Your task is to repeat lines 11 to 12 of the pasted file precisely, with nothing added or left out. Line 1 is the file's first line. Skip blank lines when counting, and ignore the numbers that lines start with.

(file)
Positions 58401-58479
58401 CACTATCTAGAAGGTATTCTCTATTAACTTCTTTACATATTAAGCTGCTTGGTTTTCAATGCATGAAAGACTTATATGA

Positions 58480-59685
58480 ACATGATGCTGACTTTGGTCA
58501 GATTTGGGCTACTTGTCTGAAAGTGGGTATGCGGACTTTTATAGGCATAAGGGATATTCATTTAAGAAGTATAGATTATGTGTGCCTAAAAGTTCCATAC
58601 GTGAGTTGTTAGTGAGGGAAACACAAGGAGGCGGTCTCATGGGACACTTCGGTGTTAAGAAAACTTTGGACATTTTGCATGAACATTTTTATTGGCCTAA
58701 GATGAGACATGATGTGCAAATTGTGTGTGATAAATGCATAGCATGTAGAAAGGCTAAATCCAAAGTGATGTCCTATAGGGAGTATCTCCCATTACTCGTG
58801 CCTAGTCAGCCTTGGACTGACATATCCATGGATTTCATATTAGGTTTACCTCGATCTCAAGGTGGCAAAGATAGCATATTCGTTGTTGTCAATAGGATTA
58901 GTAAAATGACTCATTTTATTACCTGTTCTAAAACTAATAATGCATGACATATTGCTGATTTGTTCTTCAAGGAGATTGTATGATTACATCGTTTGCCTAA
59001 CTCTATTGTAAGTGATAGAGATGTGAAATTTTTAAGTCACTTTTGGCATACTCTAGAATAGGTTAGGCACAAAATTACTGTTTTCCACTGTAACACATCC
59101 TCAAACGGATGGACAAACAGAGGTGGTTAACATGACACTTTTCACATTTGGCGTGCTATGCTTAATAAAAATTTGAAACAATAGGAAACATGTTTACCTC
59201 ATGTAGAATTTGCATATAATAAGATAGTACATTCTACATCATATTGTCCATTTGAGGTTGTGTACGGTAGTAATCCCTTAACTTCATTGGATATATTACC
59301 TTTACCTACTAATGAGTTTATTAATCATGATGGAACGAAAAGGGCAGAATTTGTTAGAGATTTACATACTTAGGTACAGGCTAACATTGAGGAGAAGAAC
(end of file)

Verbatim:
59101 TCAAACGGATGGACAAACAGAGGTGGTTAACATGACACTTTTCACATTTGGCGTGCTATGCTTAATAAAAATTTGAAACAATAGGAAACATGTTTACCTC
59201 ATGTAGAATTTGCATATAATAAGATAGTACATTCTACATCATATTGTCCATTTGAGGTTGTGTACGGTAGTAATCCCTTAACTTCATTGGATATATTACC